Facebook Amends Statement Of Rights And Responsibilities Over Users’ Feedback

In case you didn’t notice, Facebook had quietly added a clause in its Statement of Rights and Responsibilities which stated that Facebook could bar users in certain geographic regions from using the social network whenever it wanted. Naturally, it reeked of ambitions to censor people legally and officially and after furious responses from thousands of users, Facebook has finally taken back the clause.

This has been announced by the social network on its official ‘governance’ page. According to Facebook folks, ‘Based on your feedback during the recent comment period for our Statement of Rights and Responsibilities (SRR), we have decided to revise some proposed changes [PDF] and further explain many others. We are also re-opening our comment period.’

In a separate document, Facebook also detailed about the changes that had been made in the Statement. The document can be viewed here. The very clause which became the sole bone of contention with most users and which, many feared, may be used by Facebook to bar different kinds of activism was, ‘Some or all of Facebook’s services and features may not be available to users in certain geographic areas. We reserve the right to exclude or limit the provision of any service or feature in our sole discretion.’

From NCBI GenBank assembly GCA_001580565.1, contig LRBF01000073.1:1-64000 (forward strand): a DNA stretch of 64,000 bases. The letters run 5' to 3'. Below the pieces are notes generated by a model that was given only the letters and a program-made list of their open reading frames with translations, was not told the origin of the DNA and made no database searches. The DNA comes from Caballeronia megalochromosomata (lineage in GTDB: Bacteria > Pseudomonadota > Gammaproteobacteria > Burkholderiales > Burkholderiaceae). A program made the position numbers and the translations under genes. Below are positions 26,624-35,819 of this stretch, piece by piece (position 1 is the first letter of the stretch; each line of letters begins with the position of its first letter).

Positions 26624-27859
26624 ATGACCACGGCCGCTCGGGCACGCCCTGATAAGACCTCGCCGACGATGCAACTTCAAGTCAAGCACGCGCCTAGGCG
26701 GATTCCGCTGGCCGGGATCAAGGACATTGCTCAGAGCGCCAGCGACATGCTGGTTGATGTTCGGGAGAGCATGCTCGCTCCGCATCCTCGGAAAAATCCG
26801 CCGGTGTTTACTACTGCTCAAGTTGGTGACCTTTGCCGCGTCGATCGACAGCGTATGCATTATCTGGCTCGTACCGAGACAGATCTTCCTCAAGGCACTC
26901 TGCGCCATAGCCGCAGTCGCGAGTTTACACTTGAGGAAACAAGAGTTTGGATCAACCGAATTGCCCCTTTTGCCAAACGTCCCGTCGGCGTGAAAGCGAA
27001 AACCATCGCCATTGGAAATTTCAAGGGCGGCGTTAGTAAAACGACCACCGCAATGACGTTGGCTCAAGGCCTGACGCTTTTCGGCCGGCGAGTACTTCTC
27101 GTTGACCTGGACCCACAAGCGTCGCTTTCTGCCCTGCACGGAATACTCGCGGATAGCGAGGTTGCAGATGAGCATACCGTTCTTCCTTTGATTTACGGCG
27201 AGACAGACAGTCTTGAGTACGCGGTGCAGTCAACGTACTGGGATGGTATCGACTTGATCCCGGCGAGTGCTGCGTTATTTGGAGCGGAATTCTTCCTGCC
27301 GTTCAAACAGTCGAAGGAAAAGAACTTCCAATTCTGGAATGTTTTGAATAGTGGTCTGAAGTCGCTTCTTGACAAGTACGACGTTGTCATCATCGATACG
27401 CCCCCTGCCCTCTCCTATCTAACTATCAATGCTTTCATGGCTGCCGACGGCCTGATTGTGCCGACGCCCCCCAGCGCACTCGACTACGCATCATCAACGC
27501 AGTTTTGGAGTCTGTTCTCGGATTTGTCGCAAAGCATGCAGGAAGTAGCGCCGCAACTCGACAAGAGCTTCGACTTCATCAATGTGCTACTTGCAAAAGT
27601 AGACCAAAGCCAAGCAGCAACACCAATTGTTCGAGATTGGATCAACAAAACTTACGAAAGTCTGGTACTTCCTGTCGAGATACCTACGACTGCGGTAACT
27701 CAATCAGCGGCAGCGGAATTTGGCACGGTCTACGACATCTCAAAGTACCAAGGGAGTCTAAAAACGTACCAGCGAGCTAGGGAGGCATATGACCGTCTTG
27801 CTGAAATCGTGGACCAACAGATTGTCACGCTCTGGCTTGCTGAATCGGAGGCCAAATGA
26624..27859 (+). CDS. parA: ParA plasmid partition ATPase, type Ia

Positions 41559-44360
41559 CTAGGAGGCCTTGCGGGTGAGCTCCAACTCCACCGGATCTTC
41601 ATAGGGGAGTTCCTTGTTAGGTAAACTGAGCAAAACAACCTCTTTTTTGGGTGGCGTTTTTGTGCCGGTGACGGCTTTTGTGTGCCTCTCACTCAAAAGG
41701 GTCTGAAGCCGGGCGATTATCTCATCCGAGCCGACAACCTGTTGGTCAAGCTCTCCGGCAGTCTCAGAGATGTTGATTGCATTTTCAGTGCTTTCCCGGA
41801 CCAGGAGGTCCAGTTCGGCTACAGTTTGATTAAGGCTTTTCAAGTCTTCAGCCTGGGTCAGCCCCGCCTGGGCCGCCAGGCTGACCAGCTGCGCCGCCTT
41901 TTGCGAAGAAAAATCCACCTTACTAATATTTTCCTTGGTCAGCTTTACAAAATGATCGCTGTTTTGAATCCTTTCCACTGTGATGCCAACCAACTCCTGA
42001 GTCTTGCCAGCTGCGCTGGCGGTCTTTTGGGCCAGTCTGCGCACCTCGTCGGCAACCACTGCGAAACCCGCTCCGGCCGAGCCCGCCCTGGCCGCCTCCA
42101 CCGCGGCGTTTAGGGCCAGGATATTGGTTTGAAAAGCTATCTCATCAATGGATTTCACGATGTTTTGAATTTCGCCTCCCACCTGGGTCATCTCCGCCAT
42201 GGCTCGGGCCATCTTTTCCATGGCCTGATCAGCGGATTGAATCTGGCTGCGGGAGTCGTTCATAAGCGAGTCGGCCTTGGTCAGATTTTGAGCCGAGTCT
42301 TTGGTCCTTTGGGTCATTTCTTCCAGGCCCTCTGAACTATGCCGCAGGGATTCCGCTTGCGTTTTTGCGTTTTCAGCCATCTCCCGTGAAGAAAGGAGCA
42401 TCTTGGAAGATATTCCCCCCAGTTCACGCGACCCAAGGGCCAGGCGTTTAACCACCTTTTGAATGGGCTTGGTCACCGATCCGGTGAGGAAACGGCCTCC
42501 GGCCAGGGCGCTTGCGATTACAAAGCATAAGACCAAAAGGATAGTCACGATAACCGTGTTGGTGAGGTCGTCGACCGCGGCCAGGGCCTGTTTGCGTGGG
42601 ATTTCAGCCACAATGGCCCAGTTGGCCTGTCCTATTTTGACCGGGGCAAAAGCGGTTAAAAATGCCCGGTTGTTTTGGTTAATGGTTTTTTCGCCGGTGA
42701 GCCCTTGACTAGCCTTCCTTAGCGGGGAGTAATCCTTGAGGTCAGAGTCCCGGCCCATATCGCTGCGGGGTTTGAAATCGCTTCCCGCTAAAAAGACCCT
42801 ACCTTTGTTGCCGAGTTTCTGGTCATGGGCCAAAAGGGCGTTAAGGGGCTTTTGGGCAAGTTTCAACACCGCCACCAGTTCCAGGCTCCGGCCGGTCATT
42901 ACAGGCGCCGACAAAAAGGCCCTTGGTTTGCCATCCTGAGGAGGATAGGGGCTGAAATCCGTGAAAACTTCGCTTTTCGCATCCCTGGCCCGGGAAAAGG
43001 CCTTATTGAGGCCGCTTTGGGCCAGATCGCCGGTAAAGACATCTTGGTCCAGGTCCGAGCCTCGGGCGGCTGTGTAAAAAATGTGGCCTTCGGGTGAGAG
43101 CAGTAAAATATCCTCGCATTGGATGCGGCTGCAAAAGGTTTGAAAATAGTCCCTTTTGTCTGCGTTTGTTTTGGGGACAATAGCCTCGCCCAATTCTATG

However, the explanation provided by the social network was not bad either. Facebook, apparently, wanted to be legally protected in case its services went down in a certain region, as is manifest in this explanation issued by it, ‘After reviewing your comments to this proposed language, we decided that the additional provision we proposed was open to misinterpretation. The proposed change was intended to cover circumstances that may prevent us from providing our services. For instance, the Internet may go down, certain features may not be available in some locations, or a regime may block our service in their country.’

A number of other changes were also made by Facebook, in the light of the feedback gathered from users over the past few months. The silver lining is that Facebook does act on the user feedback and attempts to clarify anything shall the user raise their concerns about it.

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Salman Latif is a software engineer with a specific interest in social media, big data and real-world solutions using the two.Other than that, he is a bit of a gypsy. He also writes in his own blog. You can find him on Google+ and Twitter .

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